I hope the fact that I no longer live on a boat doesn't preclude nautical metaphors. Because here we are again.
But those aren't the winds we're talking about this week. This week is about the storms, squalls, and cyclones. The chill and stinging rain and howling winds yanking and tugging and churning up the water of our routines and lives.
With Covid, we all know what that looks like now. Stress. Uncertainty. A little fear. In some cases, panic and desolation.
When a storm sweeps in, the ideal place to be is moored to a solid mass. A dock. In a writer's case, that solid mass is a habit set deep in the bedrock of your days. A habit like Jeffe's. Tying up to that is safe. Reliable. Immovable. Sometimes you get a few hard bounces against the dock, but so long as your lines hold, your craft is safe.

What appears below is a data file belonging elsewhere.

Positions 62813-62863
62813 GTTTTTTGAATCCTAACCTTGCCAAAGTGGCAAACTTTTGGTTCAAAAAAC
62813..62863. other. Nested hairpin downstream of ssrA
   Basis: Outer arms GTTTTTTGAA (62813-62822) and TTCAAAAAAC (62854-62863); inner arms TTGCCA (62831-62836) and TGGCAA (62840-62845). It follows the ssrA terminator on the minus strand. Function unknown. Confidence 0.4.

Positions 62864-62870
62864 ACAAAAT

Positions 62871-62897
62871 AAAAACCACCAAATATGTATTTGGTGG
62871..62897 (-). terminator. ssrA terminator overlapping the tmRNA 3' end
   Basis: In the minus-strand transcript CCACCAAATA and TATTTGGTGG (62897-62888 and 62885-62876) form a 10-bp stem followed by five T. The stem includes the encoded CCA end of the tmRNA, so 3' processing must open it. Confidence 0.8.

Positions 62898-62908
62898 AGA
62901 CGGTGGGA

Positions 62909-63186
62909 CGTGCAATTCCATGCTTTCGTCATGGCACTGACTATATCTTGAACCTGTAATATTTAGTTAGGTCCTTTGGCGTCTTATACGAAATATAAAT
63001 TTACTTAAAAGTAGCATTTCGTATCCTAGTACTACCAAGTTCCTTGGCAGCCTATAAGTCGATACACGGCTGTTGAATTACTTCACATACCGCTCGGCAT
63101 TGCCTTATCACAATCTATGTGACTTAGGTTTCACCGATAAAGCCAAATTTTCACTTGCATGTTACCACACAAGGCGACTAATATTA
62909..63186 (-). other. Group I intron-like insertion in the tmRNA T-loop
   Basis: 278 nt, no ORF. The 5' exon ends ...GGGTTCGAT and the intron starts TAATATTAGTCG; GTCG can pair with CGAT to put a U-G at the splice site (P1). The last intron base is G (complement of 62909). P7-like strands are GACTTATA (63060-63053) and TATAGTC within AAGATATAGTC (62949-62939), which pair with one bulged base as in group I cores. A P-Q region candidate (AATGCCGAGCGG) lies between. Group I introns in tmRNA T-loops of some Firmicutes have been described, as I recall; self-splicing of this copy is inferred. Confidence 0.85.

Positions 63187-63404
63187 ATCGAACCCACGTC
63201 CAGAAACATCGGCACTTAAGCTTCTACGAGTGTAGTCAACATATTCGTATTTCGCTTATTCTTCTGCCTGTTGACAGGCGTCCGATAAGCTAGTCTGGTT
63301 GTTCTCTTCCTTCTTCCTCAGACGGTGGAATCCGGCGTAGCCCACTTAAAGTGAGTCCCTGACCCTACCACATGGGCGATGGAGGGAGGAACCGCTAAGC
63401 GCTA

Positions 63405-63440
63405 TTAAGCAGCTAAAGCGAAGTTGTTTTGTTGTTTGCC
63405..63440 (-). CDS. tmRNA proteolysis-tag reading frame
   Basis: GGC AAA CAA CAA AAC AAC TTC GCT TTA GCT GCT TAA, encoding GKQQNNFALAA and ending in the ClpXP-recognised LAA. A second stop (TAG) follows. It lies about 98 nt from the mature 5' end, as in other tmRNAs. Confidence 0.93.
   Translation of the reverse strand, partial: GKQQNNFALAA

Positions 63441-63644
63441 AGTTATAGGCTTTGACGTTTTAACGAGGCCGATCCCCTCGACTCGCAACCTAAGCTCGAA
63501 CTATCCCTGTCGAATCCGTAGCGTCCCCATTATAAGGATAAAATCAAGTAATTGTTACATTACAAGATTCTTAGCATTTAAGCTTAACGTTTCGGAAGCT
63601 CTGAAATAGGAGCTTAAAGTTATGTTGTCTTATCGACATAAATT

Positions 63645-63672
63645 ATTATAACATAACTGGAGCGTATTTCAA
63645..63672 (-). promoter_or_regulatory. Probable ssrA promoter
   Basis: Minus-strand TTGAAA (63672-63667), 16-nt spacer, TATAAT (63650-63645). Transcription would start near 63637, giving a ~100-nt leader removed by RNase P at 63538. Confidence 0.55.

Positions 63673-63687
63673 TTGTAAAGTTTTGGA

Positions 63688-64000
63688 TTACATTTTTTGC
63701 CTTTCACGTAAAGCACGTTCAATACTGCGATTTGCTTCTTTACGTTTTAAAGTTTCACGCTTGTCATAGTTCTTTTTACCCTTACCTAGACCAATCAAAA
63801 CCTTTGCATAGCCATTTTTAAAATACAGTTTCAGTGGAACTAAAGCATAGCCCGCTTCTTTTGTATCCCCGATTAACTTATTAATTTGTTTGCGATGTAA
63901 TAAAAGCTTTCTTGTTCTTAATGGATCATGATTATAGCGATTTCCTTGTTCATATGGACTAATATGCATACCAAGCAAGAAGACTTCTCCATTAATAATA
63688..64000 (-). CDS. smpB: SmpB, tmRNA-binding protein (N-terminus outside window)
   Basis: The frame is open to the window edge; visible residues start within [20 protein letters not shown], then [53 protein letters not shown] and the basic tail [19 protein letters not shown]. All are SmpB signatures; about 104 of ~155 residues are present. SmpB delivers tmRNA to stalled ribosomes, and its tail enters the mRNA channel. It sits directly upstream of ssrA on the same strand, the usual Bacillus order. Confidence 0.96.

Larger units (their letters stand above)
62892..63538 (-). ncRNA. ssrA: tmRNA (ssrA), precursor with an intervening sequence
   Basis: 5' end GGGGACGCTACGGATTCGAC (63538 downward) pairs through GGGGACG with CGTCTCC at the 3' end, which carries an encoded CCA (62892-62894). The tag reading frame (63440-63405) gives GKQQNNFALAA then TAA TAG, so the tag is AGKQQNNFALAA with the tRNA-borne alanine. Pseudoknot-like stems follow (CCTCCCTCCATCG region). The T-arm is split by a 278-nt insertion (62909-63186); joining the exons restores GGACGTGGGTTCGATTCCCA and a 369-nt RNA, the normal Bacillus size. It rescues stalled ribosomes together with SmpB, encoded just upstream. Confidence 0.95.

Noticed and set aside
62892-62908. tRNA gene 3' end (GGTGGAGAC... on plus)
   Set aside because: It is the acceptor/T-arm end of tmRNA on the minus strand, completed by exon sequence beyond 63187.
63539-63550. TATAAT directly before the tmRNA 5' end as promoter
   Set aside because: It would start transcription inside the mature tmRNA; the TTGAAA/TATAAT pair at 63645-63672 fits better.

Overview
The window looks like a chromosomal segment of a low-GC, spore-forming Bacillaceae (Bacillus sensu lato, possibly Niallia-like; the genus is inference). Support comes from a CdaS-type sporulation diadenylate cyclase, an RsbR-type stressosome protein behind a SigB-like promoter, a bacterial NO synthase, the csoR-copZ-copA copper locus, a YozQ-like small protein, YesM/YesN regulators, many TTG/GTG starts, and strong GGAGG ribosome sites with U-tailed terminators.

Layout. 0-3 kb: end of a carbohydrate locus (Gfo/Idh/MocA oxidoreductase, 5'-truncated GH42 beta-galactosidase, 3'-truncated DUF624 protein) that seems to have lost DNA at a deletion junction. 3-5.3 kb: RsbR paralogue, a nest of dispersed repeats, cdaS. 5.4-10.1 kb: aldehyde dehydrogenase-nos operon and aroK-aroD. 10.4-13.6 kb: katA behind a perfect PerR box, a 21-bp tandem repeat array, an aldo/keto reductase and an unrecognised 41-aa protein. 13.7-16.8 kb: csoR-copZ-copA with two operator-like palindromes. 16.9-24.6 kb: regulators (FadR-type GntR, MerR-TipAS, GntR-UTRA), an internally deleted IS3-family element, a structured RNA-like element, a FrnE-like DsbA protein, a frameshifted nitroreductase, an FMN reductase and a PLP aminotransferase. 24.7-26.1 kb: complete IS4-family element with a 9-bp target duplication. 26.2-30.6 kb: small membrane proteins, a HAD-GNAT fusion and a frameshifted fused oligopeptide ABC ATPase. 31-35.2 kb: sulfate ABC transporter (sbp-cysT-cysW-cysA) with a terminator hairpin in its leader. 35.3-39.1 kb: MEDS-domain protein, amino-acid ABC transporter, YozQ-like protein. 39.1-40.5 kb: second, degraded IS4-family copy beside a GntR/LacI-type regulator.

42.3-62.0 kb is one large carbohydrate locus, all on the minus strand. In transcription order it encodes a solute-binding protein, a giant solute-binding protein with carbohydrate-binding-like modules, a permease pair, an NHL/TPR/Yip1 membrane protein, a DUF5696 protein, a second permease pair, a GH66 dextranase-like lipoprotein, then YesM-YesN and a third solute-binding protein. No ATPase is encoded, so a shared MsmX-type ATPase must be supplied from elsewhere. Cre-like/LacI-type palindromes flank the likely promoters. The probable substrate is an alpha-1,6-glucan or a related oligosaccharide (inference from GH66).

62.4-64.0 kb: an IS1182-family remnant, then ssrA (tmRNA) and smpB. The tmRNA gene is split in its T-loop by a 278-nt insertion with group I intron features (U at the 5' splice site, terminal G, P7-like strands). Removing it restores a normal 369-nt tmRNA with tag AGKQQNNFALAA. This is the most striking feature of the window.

The problem is that sometimes you're underway when storms spin up. No docks in sight. You're caught out in dangerous conditions. On a boat (and in matters of health and well-being), your single job is to keep your nose into the wind. Why? To keep from being capsized. If you can find shelter, you run for it. And then you set an anchor and give yourself a really, really long leash. That's what keeps your anchor hooked into the bottom of the seabed and your craft in a position to ride out the worst.
Translated out of nautical metaphor: Tie up to the safety of established habit when you can, but when the horse feathers hit the fan and you can't fall back on habit, throw out an anchor. Let that anchor take the form of a craft class or anything that requires you to get your head in your writing for a few hours each week.
Then give yourself grace. A lot of it.
Remember. Your first job is protecting your health and well-being when storms roar in to knock you off course. When you're healthy, you have a million wishes. When you aren't healthy, you have only one wish.
Don't let the storms steal your wishes.